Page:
An Open Letter to TinyUrl.com

This is a letter I wrote to TinyURL a while back. It was unsolicited and just generally meant to be helpful advice to someone who had an awesome opportunity (TinyURL was the default shortener for Twitter) but didn’t seem to be doing anything about it. I never got a response and decided to share it publically in case anyone else in the space wants to use any of the ideas in it.

As of this writing Twitter has now switched from TinyURL to Bit.ly as its default provider. 

 

Dear Kevin,

Unsolicited advice from strangers can seem weird, disingenuous and outright rude. Please don’t take any of this email that way. As an entrepreneur it bothers me when I see a service I use that can be doing so much more to make it a real business… and you are sitting on an largely untapped diamond. So with that being said, please take this as completely unbiased advice, free and good for whatever you make of it, if anything at all:

I realize you’re a one-man operation and probably never intentionally started TinyUrl to be a full a business. That being said, Twitter is becoming wildly popular overnight – 10s of millions of users huge and that number will get bigger. You’re lucky enough to have landed a front-row seat by being embedded right in their interface. The question is now: how do you monetize it?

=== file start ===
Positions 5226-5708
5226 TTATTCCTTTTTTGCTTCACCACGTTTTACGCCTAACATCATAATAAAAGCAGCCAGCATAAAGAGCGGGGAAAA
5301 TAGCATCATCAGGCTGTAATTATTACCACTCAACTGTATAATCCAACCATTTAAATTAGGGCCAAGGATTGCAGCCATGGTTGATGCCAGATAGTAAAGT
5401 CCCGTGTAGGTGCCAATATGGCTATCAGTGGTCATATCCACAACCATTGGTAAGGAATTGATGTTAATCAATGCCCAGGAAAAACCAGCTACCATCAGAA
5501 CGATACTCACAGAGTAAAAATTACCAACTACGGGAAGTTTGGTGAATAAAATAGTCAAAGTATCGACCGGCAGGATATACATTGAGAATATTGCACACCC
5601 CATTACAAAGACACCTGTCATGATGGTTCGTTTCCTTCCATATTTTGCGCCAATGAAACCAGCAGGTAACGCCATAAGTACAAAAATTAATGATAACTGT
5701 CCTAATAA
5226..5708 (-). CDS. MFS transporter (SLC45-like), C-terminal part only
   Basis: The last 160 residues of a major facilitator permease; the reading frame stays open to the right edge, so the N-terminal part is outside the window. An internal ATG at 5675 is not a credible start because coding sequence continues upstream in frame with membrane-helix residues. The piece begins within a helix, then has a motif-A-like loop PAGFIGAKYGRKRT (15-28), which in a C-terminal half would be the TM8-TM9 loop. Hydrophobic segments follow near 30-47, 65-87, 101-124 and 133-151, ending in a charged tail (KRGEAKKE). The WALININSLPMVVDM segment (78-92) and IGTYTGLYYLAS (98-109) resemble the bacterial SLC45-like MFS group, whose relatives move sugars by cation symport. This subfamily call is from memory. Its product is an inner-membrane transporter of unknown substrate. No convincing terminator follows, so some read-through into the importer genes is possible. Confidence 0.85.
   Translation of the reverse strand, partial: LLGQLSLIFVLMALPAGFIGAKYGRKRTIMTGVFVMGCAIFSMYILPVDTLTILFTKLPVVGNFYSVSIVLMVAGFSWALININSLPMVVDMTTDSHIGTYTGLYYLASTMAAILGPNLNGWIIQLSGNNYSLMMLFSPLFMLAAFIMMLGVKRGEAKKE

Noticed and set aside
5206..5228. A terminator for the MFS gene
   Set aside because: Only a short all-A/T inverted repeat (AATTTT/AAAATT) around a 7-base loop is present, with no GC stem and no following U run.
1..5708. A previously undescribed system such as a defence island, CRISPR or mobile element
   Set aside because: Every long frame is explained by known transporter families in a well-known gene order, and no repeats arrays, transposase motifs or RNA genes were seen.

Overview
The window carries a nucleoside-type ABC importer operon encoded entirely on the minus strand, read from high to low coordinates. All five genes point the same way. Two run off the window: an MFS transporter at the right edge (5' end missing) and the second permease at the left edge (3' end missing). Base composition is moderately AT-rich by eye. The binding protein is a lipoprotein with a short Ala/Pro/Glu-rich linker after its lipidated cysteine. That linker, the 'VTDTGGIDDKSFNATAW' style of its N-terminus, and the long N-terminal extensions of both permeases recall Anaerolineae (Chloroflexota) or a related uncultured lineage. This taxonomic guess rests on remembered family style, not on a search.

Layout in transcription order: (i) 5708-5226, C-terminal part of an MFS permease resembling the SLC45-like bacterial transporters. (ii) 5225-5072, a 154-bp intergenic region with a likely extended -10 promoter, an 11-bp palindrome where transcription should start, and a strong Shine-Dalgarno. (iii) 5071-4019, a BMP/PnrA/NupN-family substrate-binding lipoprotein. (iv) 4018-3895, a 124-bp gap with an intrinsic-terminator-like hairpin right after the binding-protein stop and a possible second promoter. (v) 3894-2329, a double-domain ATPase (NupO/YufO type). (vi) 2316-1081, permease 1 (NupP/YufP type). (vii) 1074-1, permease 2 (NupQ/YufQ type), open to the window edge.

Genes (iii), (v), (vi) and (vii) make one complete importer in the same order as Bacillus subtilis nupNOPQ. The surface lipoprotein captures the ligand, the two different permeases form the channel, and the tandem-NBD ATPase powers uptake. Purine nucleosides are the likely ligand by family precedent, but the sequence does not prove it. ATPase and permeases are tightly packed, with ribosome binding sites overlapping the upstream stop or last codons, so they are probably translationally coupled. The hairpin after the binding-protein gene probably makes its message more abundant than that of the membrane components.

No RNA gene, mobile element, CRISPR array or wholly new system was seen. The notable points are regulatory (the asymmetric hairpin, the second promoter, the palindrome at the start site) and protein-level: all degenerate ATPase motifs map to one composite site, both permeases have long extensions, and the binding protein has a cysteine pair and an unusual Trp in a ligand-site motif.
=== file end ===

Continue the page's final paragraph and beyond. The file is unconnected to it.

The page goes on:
TinyURL used to be a fairly vanilla shortening service. It was neat, but utilitarian and rarely was a tinyURL referenced en mass. With the onset of Twitter’s 140 character limit, the same shortened URLs are now being passed around the web a million times over. Your service has gone from convenience to utter necessity.
Here are some basic ideas:
Content generation / Brand growth
– On your homepage show which URLs are currently being passed around the most… a daily tracker of popular content similar to delicious. Expose this data via an API as well.
This will make your site have destination and statistical value beyond the service value it currently offers. More websites will begin to use your API if they feel it will help their links become popular on your tracker site… Imagine the NYTimes and USAToday automatically generating a TinyURL for every story they put on their website… you can’t pay for that kind of exposure and brand value. [And your adsense targeting will be infinitely more valuable around this kind of information then just your generic site.]
– Place an optional tiny frame header at the top of redirects as a default behavior. No ads, but do let people flag or recommend content within it (and also maintain a link to tinyurl.com). Let them turn it off if they want to (and save their settings as a cookie).
– Oh, a very basic site redesign is really needed. It doesn’t need to be fancy. Your site should look more like Google’s homepage – with API information, etc… in a separate link and just a call out to use your url shortening.
Premium features
– Let users have access to stats on where their links are used.
– Let people generate password protected URLs (works the same way as the current preview screen, but they get a password screen instead of seeing the final URL). 
– Offer a smaller url as a secondary option for people using your service on twitter. Obviously, keep the tinyurl.com free to use and something like tu.rl (or something of that nature) available to use. This is actually incredibly important to maintaining market share on twitter and keeping your site valuable. Sites like tr.im, is.gd and soon, su.pr will be getting usage boosts just because of the size of their names.